During the past four months, the best performer among the world’s currencies, and across just about every imaginable asset class, has been Bitcoin, a country-less digital exchange medium invented in 2008 by someone who remains anonymous to this day. In fact, he hasn’t been heard from in over a year.
Bitcoin.org describes itself as “an open source [peer-to-peer] digital currency.” At the end of 2012, one Bitcoin traded for around $15. Last week, it briefly broke $200 before a roller-coaster trading session left it closer to $100 on Friday. How can this be? Bitcoins have no intrinsic value, no guaranteed exchange rate, and aren’t backed by gold or silver. Then again, the same could be said for that dollar in your pocket.
Both amount to “fiat” currency — coins and notes that have no intrinsic value but simply rely on the good faith and credit of the issuing authority. The West didn’t invent the idea; historians seem inclined to give that distinction to the Chinese. But during the 20th century the United States worked to perfect many of the institutions upon which our fiat currency is based: things like the Federal Reserve, the Bretton Woods Accord, and really fancy printing presses.
The mathematical framework for Bitcoin was published under the pen name Satoshi Nakamoto in November 2008. The system went live in 2009 using a network of third parties that maintain transaction ledgers and solve complex computing puzzles that determine how new coins are created. Users store their dough in digital wallets on computers or mobile devices. The software design rigidly controls the total number of coins. In 2140, total circulation will max out at 21 million. The 11 million coins in circulation today are worth roughly $1.5 billion. Not bad for a four-year experiment.
Establishing an ironclad limit on the number of coins is crucial to maintaining confidence in the currency as a store of value. Unlike its counterparts around the globe, the Bitcoin supply is not subject to government interference, monetization of debt, or the inflationary pressure of devaluation. To date, the only threat to Bitcoin’s steady rise was a hack on a digital wallet company in Japan. Hacking may appear to be a weakness, but the attack was contained, the currency recovered, and the system is more secure than ever.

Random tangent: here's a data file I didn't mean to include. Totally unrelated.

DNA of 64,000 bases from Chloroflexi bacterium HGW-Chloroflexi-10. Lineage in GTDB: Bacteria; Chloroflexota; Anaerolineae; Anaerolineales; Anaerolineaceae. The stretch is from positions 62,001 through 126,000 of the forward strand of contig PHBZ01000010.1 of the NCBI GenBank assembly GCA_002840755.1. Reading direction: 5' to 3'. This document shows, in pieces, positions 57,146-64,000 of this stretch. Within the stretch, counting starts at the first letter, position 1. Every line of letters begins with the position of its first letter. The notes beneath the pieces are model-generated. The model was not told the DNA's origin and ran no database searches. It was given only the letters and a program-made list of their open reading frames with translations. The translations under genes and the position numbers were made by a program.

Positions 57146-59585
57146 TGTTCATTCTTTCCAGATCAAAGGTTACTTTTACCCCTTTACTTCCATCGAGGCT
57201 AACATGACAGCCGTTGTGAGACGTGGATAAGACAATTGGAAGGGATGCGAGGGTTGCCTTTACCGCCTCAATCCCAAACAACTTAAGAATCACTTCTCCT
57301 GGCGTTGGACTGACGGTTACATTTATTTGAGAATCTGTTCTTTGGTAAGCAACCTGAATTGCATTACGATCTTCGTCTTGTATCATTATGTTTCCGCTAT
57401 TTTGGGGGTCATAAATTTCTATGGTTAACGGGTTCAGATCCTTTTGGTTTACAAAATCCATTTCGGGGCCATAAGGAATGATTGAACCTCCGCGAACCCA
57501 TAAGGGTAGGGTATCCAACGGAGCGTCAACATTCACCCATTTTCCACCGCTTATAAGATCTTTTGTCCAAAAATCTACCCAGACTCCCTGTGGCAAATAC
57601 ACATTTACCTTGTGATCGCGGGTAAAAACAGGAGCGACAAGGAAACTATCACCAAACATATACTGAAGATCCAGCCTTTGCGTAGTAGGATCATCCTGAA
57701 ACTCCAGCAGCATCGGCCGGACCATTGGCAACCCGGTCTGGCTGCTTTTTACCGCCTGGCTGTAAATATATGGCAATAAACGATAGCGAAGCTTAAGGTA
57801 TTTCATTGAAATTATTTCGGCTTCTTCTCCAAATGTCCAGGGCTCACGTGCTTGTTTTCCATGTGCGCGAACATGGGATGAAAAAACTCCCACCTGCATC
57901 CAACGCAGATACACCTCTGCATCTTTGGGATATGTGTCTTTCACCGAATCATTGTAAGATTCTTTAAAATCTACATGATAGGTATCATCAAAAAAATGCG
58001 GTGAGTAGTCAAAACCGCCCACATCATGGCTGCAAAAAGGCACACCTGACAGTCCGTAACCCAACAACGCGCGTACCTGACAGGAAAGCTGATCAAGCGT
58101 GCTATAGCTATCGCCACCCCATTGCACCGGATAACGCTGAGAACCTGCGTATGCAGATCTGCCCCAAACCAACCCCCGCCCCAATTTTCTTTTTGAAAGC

The system has both champions and critics. Listen long enough, and the phrase “Ponzi scheme” will come up eventually. But the track record of the world’s central banks is nothing to brag about. Prolific and destructive currency collapses are spread throughout the past 100 years: Weimar Germany in 1923, Argentina in 1932, Mexico in 1994, Thailand in 1997, and Russia in 1998. Who knows whether today’s euro crisis will end in a similar place?
Currency exists for one reason: to facilitate commercial transactions. To the extent that Bitcoin effectively serves this function, it will continue to thrive. Critics contend that a high number of Bitcoin transactions go toward online gaming — or more sinister purchases. But the list of commercial sites and products accepting the digital currency continues to grow rapidly.
Since January, the Bitcoin transaction rate has doubled to 70,000 per day. The currency can be used to buy music and electronics, take yoga lessons in Vancouver, or contribute to a candidate for Congress in North Dakota. Reaching a few hundred thousand transactions a day by year’s end would not be unthinkable. At that point, an observer might argue that the system is no longer “experimental.” Digital currency could be here to stay.
Of course, countries aren’t lining up to jettison their own currencies (although the idea may appeal to more and more euro members every day). The forces of technology that guard against forgery and political manipulation may be particularly attractive in unstable regions around the world. Although Bitcoin.org recommends against using the system for bank-like “savings,” the technology to securely protect larger amounts of Bitcoin wealth can’t be far away. That would put it in direct competition with “real money” for the first time.
And what of the US dollar — still the world’s reserve currency? The Federal Reserve has set interest rates at 0 percent. It owns a massive balance sheet, and continues to purchase bonds at and unprecedented pace. President Obama’s budget takes the national debt to over $17 trillion by 2020. The uncounted liabilities of Social Security and Medicare will burden our children with trillions more. That’s a lot of pressure on something with “no intrinsic value.”
Echoing the words of Churchill: Never have so many put so much confidence in so little.
John E. Sununu, a former Republican senator from New Hampshire, writes regularly for the Globe.